button to main menu  Observations on Picturesque Beauty, page 110

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vol.1 p.110
body of water; and the regular to a large one. The small body of water has nothing to recommend it, but it's variety and bustle: whereas the large body has a dignity of character to maintain. To fritter it in pieces would be to destroy in a degree the grandeur of it's effect. Were the Niagara thus broken, at least if some considerable parts of it were not left broad and sheety, it might be a grand scene of confusion; but it could be that vast, that uniform, and simple object, which is most capable of expressing the idea of greatness.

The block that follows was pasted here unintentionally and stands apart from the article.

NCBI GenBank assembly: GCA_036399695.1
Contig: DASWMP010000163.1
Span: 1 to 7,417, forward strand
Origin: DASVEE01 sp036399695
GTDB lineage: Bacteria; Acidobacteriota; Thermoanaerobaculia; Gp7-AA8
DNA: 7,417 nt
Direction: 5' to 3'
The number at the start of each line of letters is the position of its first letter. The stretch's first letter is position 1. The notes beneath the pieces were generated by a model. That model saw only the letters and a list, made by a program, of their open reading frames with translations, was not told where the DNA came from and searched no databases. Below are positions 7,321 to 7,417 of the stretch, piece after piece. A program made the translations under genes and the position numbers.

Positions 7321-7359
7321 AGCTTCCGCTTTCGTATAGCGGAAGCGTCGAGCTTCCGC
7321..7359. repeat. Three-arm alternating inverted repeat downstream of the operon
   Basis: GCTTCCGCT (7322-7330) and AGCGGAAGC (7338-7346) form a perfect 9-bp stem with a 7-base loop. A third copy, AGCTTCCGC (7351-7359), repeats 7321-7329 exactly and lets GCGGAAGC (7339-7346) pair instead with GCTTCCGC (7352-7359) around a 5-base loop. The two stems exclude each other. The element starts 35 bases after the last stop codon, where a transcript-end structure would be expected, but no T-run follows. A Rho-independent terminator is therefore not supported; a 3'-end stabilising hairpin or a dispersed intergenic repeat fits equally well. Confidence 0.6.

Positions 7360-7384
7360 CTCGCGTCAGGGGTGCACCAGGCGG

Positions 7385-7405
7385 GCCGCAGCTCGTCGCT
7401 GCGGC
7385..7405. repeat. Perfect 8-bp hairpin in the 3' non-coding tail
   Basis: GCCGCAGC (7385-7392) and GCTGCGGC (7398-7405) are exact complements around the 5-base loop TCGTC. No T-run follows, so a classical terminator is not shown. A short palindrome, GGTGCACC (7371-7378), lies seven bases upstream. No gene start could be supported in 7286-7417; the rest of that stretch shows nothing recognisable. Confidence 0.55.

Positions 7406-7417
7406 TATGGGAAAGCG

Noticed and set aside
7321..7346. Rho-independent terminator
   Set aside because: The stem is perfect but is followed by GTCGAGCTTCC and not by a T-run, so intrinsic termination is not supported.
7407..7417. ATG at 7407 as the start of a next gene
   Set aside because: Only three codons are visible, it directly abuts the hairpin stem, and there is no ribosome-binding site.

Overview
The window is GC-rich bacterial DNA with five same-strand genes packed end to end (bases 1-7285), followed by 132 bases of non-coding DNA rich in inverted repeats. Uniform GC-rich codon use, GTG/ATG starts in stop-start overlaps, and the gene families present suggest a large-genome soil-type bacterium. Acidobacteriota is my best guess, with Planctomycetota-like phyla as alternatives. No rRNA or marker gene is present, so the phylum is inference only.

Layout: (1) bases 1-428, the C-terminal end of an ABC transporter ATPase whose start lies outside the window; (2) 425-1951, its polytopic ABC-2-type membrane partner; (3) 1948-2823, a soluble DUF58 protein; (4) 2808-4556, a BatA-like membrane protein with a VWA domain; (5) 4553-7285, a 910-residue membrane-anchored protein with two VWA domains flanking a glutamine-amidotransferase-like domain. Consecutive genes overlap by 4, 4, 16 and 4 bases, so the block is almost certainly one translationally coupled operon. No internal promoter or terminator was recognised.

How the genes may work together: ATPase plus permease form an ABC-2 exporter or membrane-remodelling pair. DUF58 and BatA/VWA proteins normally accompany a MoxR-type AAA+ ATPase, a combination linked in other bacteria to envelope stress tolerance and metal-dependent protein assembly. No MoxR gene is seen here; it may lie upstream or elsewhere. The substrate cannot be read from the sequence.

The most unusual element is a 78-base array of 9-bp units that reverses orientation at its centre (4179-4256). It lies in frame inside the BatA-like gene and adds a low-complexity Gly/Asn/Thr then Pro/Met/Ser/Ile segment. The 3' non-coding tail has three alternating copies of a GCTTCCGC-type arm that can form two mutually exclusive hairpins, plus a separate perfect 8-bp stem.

As there are few considerable rivers in the romantic country, we are now examining, the most beautiful cascades, (which are innumerable) are generally of the broken kind. The regular falls (of which also there are many) are objects of little value. Those they are sometimes four or five hundred feet in height; yet they appear only like threads of silver at a distance; and like mere spouts at hand; void both of grandeur, and variety.- And yet, in heavy rains, some of them must be very noble, if we may judge from their channels, which often shew great marks of violence.- But I was never fortunate enough to see any of them in these moments of wildness.
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